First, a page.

Living cells thrive on communication, yet sending the wrong message at the wrong time can be deadly. Pictured top-left, pink and green cells in developing tissues (artificially coloured with their DNA stained blue) are exchanging chemical signals. Mutated genes have left the green-coloured tissue tumourous and overgrown. The tumour cells send out signals coaxing the neighbouring pink-coloured healthy tissue (also highlighted in white, top-right) to join in the abnormal growth. This is a well-known cancerous tactic, but all is not quite what it seems here – signals sent back from the healthy cells provoke the tumour to grow even further. Removing the healthy cells interrupts this cancerous exchange and limits the tumourous growth (pictured on the bottom). These tissues, taken from fruit flies (Drosophila), share many genes in common with humans and reveal details about how tumours interact with their surrounding microenvironment, one of the hottest topics in cancer research.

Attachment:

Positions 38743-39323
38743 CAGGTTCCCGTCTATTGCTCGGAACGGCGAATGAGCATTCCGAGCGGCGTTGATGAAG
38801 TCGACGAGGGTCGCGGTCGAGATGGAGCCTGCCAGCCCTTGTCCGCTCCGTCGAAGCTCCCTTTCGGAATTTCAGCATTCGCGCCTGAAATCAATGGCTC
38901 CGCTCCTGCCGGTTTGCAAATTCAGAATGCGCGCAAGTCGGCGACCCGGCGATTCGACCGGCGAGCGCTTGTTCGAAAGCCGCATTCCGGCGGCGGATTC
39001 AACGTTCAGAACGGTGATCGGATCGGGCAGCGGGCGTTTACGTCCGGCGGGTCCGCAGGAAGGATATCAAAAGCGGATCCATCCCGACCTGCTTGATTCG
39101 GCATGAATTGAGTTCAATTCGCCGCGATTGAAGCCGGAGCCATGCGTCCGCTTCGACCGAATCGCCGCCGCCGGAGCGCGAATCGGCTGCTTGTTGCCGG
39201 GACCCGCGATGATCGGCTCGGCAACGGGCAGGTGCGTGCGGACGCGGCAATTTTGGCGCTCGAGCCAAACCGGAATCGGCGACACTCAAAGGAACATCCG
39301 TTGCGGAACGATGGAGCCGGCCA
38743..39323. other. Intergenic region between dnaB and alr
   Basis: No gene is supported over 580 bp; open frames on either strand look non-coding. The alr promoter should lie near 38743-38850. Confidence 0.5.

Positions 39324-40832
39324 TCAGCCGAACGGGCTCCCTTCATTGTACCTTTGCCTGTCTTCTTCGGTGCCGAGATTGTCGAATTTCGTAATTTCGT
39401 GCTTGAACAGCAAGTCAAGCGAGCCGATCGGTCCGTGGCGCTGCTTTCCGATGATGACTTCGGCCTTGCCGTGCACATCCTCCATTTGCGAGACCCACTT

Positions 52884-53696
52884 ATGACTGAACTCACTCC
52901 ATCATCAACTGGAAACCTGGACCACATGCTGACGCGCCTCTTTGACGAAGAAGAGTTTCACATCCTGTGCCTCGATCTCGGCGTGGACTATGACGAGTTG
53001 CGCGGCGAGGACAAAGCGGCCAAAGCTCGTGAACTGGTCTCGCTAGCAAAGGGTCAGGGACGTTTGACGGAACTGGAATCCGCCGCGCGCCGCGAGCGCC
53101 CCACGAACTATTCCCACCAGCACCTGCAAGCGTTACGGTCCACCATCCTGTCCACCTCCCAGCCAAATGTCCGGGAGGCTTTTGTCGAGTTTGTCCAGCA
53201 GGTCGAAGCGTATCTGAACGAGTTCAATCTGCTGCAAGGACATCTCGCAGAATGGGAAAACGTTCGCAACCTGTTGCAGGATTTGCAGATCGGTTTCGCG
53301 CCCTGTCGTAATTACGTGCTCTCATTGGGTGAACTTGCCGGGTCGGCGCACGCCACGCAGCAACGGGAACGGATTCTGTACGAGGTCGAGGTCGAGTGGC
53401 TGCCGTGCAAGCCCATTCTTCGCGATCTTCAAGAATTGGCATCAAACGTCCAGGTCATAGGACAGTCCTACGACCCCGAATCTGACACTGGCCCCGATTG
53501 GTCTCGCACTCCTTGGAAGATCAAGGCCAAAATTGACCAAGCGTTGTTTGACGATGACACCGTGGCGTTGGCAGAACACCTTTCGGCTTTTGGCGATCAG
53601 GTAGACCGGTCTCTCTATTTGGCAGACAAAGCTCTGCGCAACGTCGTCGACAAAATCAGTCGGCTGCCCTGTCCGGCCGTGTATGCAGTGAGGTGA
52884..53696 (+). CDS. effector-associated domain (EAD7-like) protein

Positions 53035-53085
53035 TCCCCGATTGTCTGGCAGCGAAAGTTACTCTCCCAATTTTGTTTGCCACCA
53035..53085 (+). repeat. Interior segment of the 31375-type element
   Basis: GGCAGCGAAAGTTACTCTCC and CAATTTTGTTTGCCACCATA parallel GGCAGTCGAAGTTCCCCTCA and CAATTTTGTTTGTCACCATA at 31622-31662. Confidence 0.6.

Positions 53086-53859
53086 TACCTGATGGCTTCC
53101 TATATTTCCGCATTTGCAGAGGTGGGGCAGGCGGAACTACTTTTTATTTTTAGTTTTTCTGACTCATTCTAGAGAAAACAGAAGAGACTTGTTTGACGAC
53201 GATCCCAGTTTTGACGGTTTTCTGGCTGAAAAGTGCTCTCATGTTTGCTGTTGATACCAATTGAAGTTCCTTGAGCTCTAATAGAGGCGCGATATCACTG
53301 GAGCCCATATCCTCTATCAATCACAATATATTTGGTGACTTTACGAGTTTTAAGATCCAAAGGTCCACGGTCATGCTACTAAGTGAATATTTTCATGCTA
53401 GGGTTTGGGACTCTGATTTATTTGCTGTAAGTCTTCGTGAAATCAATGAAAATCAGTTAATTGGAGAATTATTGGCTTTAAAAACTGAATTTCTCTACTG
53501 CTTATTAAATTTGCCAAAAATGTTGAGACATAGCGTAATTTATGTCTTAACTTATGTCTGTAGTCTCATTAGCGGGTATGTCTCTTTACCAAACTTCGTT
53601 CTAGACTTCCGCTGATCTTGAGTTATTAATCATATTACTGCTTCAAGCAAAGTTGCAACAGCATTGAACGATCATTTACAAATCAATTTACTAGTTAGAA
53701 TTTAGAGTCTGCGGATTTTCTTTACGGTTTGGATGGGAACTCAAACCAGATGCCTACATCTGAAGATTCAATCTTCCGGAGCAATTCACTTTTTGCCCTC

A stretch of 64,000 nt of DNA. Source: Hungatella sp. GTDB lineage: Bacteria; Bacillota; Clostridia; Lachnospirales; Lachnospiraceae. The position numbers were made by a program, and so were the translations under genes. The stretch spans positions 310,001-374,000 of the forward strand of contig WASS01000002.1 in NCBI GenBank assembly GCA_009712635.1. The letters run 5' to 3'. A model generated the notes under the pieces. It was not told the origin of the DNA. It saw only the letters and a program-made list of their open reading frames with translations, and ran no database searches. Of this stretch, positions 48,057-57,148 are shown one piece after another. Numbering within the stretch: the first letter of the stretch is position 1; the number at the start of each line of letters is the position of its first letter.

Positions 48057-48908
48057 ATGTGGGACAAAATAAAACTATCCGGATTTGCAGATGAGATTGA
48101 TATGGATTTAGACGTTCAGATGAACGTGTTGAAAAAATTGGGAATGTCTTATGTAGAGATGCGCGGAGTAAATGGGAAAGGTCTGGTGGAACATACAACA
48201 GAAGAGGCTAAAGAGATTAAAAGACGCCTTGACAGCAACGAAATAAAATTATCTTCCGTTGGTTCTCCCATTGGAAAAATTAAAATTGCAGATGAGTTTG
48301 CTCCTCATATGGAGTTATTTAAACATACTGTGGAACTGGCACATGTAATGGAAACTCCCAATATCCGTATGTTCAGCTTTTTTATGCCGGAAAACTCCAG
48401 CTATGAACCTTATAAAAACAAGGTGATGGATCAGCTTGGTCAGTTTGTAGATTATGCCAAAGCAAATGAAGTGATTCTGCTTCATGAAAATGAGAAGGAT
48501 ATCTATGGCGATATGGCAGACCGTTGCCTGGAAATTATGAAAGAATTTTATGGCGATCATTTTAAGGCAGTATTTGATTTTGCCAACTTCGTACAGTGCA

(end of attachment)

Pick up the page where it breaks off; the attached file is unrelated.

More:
Written by John Ankers
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